Features of this market of special interest included the beautiful market in a rebuilt barn, display items and tables on wheels, nice signage in the market and field, directional signage in the fields, mobile checkout stands in fields that looked efficient and sturdy, signage leading up to the market (such as "no dogs" and how to get to various places), and the planning it takes to keep U-pick produce available daily.

The second stop of day two was Weber Cider Mill Farm. Since 1908, over four generations of the Weber family have been market gardeners and fruit growers. Weber’s Cider Mill Farm is Maryland’s oldest cider mill in continuous use. The farm includes a farm market, bakery and gift shop. The farm market features summer fruits and vegetables, including 45 varieties of peaches and continues into fall harvest with more than 20 varieties of apples, their cider and fall fruits and vegetables.

The bakery produces more than 20 different types of pies, cider donuts, hand-dipped ice cream, fudge, apple cider and fruit slush. The gift shop offers baskets, children’s books, soy candles and home décor.

Some of the things we saw that impressed us the most here were how beautiful and clean the market appeared, the antiques, peach-shaped signs with peach information, how the bakery extended out onto the store floor (very hard to miss), the friendliness of the employees and the viewing window for apple cider pressing.

We traveled next to Richardson Farms of White Marsh. There are three generations of the Richardson family involved in the day-to-day operations. Not only have they managed the largest farm stand in the Northeast Market in Baltimore since 1930, in 2010 the new On-Farm Market was opened. Under the supervision of their executive chef, the kitchen and deli prepares whole, carryout meals or your choice of delicious food items such as rotisserie chickens, slow-smoked barbeque, cheese, deli meats, fantastic desserts and more.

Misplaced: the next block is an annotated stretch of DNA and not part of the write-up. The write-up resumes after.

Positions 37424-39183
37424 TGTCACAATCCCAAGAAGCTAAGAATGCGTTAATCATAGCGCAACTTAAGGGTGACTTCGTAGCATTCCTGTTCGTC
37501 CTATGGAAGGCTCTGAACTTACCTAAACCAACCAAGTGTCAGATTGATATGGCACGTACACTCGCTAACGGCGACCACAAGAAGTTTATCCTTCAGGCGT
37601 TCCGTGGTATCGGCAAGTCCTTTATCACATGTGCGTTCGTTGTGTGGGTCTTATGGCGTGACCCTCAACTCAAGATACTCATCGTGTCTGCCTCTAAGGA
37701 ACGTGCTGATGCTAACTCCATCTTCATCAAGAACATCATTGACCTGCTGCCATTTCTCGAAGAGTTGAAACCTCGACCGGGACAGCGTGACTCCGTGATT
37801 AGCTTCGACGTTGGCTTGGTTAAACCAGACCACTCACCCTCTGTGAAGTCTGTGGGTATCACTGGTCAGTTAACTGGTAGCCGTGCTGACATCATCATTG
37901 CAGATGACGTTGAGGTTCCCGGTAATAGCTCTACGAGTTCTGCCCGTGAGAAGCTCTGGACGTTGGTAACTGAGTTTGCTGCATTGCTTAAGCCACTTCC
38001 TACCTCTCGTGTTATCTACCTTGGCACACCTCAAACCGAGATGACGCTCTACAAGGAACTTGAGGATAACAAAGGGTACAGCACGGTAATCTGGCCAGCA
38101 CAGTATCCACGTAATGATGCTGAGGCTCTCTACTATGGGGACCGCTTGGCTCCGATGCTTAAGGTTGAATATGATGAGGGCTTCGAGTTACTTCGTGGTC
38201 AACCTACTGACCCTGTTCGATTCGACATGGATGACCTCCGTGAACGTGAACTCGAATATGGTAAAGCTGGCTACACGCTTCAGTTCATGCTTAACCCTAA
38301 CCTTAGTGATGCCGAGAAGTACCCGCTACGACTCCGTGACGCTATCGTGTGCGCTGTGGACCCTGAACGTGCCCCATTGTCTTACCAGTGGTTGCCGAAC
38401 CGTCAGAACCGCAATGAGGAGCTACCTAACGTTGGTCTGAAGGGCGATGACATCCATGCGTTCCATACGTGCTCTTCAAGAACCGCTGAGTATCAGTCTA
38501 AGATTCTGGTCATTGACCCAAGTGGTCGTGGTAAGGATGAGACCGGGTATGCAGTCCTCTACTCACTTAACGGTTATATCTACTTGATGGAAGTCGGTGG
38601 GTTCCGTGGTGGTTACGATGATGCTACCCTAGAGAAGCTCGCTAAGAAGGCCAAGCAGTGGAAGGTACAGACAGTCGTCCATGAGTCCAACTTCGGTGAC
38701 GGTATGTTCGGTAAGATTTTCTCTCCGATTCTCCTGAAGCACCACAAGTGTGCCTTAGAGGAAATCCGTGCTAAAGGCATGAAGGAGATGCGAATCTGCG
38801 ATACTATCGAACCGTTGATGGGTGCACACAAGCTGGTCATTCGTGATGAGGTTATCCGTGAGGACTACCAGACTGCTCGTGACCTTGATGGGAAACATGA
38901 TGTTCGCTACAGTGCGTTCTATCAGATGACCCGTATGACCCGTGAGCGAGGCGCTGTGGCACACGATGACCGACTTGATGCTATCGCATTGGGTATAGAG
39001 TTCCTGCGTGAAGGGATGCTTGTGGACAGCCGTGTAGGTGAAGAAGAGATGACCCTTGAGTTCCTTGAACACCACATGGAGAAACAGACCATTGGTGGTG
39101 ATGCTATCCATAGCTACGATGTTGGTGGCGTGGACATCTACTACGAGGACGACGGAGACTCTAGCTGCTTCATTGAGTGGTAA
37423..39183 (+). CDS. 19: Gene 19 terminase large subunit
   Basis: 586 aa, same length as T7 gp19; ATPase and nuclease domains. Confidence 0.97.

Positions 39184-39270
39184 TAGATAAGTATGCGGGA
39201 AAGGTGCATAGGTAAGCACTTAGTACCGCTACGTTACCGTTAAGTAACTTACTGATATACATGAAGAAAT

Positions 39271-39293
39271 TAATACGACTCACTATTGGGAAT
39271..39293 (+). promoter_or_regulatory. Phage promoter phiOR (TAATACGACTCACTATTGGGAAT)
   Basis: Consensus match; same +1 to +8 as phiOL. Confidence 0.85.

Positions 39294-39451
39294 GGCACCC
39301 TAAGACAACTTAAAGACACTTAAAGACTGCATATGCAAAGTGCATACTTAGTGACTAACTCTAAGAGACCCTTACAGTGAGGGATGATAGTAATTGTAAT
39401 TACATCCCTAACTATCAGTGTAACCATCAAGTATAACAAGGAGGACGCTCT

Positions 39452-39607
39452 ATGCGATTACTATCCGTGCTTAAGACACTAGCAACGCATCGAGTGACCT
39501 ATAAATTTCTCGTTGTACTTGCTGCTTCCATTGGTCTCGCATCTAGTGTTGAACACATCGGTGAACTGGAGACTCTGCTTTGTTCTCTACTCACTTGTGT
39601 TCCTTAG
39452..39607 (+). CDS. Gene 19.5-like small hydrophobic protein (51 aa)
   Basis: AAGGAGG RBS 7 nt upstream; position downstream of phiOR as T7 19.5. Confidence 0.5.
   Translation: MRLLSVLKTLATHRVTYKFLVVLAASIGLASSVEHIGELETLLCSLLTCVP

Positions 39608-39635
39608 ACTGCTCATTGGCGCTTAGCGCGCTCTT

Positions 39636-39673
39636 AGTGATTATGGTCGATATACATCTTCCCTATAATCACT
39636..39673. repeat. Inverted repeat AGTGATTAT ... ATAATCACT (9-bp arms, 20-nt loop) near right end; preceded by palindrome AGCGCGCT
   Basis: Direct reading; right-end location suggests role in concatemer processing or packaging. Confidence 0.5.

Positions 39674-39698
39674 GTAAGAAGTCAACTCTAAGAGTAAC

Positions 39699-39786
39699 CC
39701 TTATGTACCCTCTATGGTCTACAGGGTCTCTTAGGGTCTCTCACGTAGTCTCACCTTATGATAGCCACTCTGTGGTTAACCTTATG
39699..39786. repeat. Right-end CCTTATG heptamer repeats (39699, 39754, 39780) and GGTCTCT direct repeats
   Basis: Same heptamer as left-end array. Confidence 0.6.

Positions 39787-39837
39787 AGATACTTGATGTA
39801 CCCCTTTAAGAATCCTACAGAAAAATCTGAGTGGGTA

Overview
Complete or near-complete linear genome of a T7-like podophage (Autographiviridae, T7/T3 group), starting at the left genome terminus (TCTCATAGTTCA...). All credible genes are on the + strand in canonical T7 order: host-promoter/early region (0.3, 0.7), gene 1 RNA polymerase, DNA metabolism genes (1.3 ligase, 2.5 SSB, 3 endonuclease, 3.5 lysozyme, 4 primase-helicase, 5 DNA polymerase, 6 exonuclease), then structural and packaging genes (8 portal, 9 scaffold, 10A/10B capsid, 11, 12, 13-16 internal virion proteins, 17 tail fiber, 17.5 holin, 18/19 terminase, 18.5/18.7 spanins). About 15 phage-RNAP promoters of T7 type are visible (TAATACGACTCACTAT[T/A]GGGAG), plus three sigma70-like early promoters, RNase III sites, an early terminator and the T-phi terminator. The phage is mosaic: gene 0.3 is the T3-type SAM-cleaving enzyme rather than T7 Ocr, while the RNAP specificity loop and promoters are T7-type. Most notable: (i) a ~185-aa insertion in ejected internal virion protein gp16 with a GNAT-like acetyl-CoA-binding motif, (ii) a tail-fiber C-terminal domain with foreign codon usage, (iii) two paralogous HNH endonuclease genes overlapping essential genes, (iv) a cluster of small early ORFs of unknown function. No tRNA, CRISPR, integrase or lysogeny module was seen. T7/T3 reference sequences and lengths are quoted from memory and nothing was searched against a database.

Richardson Farms grows more than 300 acres of fresh produce and provides locally grown fresh vegetables to area wholesalers. Of particular interest here was “Chefing” and how to incorporate foods from the farm into restaurant menus. Some of what was noted on this stop’s evaluations included the design of the structure, including a great layout, impressive vision for food preparation, inviting produce displays and "it's good to see a business tapping into the farm-to-table trend."

For the final market visit of this year’s tour, we stopped at Milburn Orchards. Family owned and operated since 1902, Milburn Orchards is now run by the fourth generation of the Milburn family. Milburn Orchards provides customers with high-quality, farm-fresh fruits and vegetables, available in its farm market or wholesale.

Two years ago the company built an addition onto the original building, which more than doubled the size of the market. We had been fortunate to include Milburn’s on previous tours and were excited to see thenew facility. Features we were especially impressed with included the new cash register area that added more space, new items to the “barnyard” area, including a spider web, rocking chair, trucks and a ground hog hill, the large kitchen space with plenty of room for preparation and work, interesting activities for families, and a back door for loading the donut displays.

Over the years of this event, the participants and the host farms report the deep impacts of Are You Crazy? tour on their businesses, as the tour participants not only network and discuss each market during the travel to the next market, but the notable features and recommendations are shared with the host markets as well. This Penn State Extension program is appealing in its uniqueness and carefully calculated and innovative itinerary.